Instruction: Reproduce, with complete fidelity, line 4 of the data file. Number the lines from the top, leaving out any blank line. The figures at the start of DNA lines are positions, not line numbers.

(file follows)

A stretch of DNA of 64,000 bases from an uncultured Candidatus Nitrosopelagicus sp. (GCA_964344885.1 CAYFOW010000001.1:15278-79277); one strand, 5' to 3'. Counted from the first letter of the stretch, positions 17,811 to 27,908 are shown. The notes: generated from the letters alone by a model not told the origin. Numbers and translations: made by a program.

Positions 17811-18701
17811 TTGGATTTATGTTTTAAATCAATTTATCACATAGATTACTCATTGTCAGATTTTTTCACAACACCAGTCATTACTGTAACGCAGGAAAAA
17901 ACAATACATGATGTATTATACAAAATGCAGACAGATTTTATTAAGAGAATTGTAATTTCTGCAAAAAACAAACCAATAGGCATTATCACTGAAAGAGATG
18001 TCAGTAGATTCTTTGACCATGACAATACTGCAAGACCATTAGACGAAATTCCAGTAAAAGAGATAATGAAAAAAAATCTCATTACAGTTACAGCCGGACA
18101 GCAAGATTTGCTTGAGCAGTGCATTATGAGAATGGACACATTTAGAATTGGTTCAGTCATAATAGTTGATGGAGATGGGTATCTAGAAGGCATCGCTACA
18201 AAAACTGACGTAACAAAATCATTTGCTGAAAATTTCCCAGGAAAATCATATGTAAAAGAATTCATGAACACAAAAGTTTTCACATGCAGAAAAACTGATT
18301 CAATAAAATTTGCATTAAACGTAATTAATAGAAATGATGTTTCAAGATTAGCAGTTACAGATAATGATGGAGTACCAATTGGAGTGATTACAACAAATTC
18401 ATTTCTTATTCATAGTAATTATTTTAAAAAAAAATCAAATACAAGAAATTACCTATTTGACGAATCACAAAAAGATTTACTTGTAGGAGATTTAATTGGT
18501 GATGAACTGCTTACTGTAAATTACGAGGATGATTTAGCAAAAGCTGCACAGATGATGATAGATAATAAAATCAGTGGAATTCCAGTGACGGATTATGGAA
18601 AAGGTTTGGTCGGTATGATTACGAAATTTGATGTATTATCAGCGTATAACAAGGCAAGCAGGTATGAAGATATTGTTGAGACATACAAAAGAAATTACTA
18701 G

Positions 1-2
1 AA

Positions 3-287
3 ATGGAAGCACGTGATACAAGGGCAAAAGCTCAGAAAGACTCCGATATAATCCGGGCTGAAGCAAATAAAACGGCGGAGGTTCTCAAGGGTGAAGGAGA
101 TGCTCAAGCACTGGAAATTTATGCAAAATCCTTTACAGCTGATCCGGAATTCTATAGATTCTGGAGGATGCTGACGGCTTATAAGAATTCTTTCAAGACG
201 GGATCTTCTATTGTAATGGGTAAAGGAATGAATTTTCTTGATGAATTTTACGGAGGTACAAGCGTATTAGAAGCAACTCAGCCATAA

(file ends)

17901 ACAATACATGATGTATTATACAAAATGCAGACAGATTTTATTAAGAGAATTGTAATTTCTGCAAAAAACAAACCAATAGGCATTATCACTGAAAGAGATG